Editor's note: This article has been corrected to correctly identify the chief justice of the Illinois Supreme Court.
A former Illinois Supreme Court justice and Cook County
State’s Attorney who authored the state high court’s landmark decision
upholding the rule requiring attorneys to report misconduct by other lawyers
has died, the Illinois Supreme Court announced Monday.
According to the release, former Justice John J. Stamos died
Saturday, Jan. 28, at the age of 92, in Northbrook.
Stamos served as a justice on the Illinois Supreme Court from
1988-1990, serving on the seat from Cook County and the state’s First Judicial
District. Stamos was appointed to the state high court in 1988 after former
Justice Seymour Simon resigned.
Stamos had been seated on the Illinois First District
Appellate Court in 1968 and served on that court until appointed to the Supreme
Before winning a seat on the appeals court, Stamos served as
assistant Chicago city corporation counsel, and then worked in the Cook County
State’s Attorney’s office, beginning in 1954. He was appointed Cook County
State’s Attorney in 1966, but landed on the appeals court two years later after
former Chicago Mayor Richard J. Daley refused to support his candidacy for state’s
attorney, choosing Edward Hanrahan instead, according to an article published by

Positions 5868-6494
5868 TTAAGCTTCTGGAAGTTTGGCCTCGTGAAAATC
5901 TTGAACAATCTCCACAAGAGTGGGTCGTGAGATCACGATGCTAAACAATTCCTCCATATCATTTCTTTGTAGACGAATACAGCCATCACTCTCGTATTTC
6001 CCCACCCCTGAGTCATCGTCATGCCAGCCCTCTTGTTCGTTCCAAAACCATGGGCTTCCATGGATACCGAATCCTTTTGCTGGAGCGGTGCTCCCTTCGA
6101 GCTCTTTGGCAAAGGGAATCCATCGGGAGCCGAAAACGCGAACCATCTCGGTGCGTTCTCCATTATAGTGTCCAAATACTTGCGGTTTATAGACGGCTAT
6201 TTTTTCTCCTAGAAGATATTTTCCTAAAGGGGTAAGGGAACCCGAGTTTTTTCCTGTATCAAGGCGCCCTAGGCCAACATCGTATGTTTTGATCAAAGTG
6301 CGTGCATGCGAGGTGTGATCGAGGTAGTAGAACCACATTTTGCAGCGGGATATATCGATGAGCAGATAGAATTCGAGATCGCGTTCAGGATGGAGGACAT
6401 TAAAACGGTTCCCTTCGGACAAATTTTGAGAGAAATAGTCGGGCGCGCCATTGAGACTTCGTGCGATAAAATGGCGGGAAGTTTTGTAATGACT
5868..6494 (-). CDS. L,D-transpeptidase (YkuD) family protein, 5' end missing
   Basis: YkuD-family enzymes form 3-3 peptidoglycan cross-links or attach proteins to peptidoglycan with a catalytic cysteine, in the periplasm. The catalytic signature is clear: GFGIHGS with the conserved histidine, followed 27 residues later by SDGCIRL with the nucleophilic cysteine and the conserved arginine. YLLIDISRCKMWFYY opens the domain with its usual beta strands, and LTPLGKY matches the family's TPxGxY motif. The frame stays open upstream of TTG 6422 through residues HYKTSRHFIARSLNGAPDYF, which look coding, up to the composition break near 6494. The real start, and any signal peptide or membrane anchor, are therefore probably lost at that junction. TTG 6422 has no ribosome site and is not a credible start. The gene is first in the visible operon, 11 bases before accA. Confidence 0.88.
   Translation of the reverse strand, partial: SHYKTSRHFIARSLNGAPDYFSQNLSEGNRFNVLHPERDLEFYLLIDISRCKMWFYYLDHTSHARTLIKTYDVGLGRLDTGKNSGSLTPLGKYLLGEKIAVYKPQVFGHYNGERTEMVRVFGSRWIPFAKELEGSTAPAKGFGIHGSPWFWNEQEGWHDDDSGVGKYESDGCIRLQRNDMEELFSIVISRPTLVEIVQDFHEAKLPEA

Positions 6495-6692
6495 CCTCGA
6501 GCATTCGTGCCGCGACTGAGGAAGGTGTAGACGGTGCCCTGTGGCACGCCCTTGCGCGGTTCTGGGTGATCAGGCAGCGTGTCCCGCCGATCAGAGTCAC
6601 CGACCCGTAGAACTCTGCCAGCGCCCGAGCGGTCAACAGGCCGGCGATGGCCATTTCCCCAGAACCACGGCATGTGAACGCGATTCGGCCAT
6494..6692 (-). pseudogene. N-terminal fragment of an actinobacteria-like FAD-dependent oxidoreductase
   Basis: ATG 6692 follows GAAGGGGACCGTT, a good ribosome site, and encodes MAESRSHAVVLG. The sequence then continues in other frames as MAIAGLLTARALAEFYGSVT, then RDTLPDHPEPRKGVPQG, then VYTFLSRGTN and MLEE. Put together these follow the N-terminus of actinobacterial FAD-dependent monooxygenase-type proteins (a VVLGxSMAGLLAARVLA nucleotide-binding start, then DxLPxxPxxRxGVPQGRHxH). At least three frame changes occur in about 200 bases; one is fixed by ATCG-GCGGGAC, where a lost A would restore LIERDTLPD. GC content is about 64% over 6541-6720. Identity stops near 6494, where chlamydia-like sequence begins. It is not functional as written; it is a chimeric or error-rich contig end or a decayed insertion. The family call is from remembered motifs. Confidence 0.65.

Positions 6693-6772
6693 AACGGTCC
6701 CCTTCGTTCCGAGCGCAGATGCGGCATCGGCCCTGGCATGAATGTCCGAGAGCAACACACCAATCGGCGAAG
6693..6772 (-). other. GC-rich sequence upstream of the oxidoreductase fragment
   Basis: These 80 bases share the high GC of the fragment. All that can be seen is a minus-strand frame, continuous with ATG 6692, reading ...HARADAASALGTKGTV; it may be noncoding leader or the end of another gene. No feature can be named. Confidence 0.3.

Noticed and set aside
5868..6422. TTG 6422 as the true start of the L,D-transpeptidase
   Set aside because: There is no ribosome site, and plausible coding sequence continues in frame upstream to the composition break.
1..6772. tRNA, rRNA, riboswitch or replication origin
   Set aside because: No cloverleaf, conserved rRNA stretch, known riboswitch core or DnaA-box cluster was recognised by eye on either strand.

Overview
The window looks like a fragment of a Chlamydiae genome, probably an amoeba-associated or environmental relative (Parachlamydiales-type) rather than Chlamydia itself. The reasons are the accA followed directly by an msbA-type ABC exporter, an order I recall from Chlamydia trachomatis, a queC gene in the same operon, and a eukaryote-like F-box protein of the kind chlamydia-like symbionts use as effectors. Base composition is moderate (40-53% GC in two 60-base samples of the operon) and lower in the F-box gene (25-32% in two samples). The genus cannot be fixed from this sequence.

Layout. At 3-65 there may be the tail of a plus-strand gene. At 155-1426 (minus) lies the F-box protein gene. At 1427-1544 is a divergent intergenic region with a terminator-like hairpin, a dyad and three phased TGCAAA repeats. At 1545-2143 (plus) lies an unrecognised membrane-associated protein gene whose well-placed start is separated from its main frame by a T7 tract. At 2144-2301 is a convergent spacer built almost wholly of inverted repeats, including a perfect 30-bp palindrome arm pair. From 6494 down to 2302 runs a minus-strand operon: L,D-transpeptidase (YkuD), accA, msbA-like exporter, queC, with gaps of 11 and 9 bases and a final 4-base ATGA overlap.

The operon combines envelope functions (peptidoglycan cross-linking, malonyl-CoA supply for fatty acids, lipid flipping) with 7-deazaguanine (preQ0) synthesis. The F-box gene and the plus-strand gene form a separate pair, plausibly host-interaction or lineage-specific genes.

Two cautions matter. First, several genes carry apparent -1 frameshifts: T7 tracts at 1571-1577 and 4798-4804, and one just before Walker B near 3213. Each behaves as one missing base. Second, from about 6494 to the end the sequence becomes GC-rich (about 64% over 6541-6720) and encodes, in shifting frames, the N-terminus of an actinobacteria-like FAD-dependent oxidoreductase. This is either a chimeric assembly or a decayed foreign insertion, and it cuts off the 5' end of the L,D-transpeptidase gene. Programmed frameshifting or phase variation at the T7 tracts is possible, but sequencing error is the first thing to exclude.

the Chicago Tribune in 1988 at the time of his appointment to the high court.
Stamos opted not to seek election to the Illinois Supreme
Court, leaving in 1990 to enter private practice with his son at the firm of
Stamos & Trucco.
While his time on the state Supreme Court was relatively
brief, the court’s release announcing Stamos’ passing noted he left his mark,
writing the opinion known as In Re: Himmel,
a decision which affirmed the duty and obligation of lawyers to inform the
courts of misconduct on the part of other lawyers or other officials involved
in the justice system.
“The case has been cited hundreds of times in the legal
literature and has had a profound and positive impact on how lawyers conduct
themselves in Illinois and throughout the United States,” said current Chief
Justice Lloyd Karmeier, in a prepared statement. “The people of our state owe
him a debt of gratitude for his unwavering commitment to the highest principles
of justice. He will be missed."
The release from the Illinois Supreme Court noted Stamos had
received numerous “awards and accolades,” including the Distinguished Service
Award from the National District Attorneys Association, the Professional
Achievement Award from the Illinois State’s Attorneys Association, and the
Liberty Bell Award from the Federal Bar Association.
Former Appellate Justice Gino L. DiVito, who served with
Stamos in the Cook County State’s Attorney’s office, described Stamos in the
release as “a great state's attorney and justice."
"He was always dedicated to doing the right thing. He
truly believed in that," DiVito said in his statement provided by the high
The release said funeral services for Stamos will be
Thursday, Feb. 2, at 11:30 a.m. at Sts. Peter and Paul Greek Orthodox Church,
1401 Wagner Road, Glenview. Visitation will be Wednesday, Feb. 1, from 4-9 p.m.
at Smith-Corcoran Funeral Homes, 6150 N. Cicero Ave., Chicago.